Michael Sporn’s celebration at the Academy’s Lighthouse International screening room was last night. The large gathering of friends and admirers should have been for a screening of Poe with Michael in attendance, but as the adage goes, life isn’t fair.
It was a lovely ceremony, an appropriate mix of clips of Michael and his films (Dr. Desoto, my personal favorite, was screened in its entirety) and remembrances from Michael’s widow Heidi Stallings, his brother Jerry Rosco, and his longtime friends John Canemaker, Candy Kugel, and Ray Kosarin. Mark Mayerson, who regrettably couldn’t be there, also contributed a speech.
I didn’t see many people I know, other than John Canemaker, Howard Beckerman, Michael Barrier, J.J. Sedelmaier, and Greg Ford. But I certainly didn’t feel out of place, as Heidi enthusiastically greeted me, knowing exactly who I was. She assured me she’s keeping Michael’s Splog alive and even asked if I’d help contribute posts to it. I’d love to help in any way, although it’s odd to think of that site written by anyone other than him. Even when he was highlighting the work of other people, the Splog, like his films, are all Michael.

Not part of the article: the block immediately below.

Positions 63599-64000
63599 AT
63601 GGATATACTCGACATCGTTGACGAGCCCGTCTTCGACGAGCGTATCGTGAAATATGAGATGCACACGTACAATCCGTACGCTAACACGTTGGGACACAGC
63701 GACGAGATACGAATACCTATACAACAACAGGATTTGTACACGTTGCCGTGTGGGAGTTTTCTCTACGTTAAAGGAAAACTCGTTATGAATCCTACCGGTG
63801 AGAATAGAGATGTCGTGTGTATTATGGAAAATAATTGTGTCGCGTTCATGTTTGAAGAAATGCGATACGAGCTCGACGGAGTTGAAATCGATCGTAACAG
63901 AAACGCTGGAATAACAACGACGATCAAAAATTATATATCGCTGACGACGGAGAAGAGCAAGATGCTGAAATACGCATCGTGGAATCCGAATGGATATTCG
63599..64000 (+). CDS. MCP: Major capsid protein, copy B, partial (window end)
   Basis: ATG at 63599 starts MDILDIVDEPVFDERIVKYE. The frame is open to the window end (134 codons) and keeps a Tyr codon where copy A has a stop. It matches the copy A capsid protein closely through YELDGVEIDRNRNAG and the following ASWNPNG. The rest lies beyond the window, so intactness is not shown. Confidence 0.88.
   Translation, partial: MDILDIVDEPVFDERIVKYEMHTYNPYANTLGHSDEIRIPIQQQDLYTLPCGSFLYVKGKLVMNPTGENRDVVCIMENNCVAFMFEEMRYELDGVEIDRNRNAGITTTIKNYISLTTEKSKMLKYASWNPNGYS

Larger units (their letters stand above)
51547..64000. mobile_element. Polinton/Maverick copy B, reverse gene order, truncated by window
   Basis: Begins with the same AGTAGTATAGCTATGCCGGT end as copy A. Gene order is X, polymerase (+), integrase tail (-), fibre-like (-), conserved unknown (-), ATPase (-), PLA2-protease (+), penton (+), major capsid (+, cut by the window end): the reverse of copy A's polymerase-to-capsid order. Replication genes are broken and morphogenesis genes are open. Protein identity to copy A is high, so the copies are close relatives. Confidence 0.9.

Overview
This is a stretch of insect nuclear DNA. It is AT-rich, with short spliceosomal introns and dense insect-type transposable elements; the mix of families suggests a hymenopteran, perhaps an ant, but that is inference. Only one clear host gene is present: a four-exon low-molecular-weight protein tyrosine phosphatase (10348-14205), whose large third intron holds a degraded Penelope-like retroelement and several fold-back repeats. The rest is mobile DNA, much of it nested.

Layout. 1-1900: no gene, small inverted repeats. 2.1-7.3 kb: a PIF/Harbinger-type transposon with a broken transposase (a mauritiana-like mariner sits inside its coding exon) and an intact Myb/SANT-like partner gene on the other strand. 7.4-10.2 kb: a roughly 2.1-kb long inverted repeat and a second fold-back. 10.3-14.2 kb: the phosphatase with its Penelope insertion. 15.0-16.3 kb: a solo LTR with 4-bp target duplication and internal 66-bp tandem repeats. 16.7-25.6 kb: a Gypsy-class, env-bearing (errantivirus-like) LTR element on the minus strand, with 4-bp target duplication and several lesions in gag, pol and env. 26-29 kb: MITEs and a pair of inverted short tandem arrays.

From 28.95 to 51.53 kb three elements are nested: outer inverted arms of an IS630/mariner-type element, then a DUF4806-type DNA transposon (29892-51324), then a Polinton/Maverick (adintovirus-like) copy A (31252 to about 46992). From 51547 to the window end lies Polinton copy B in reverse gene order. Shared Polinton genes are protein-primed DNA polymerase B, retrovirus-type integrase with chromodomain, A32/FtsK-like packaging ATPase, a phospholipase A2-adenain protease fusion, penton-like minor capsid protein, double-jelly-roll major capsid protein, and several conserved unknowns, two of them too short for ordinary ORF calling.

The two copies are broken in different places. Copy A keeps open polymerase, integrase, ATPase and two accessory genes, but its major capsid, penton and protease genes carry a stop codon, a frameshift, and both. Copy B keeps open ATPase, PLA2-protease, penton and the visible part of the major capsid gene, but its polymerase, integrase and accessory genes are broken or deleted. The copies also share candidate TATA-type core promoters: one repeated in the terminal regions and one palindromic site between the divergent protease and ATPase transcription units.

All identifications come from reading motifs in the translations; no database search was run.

I had a quick drink with Mike B. and his wife Phyllis a few days before the celebration, where he reminisced about the interviews he conducted with Michael present, Otto Messmer, Johnny Gent, and Eyvind Earle among them. He also mentioned how it seems impossible to imagine Poe being finished by someone else, unlike notorious commercial projects that were overtaken after the irresponsible directors squandered millions because they don’t know how to finish a picture.
The night’s program, though, says that Poe is “currently in production.” However inconceivable it is to imagine a Michael film without Michael, the outpouring of genuine admiration last night assures a completed Poe would simply be an act of love. Probably an act of inherited stubbornness too, as John Canemaker made clear was one of Michael’s endearing qualities, when Michael struggled for years financially. I doubt Michael would want to let something like his death get in the way of finishing a film, or even continuing his Splog. Certainly anything that keeps Michael Sporn’s name and memory alive is to be desired.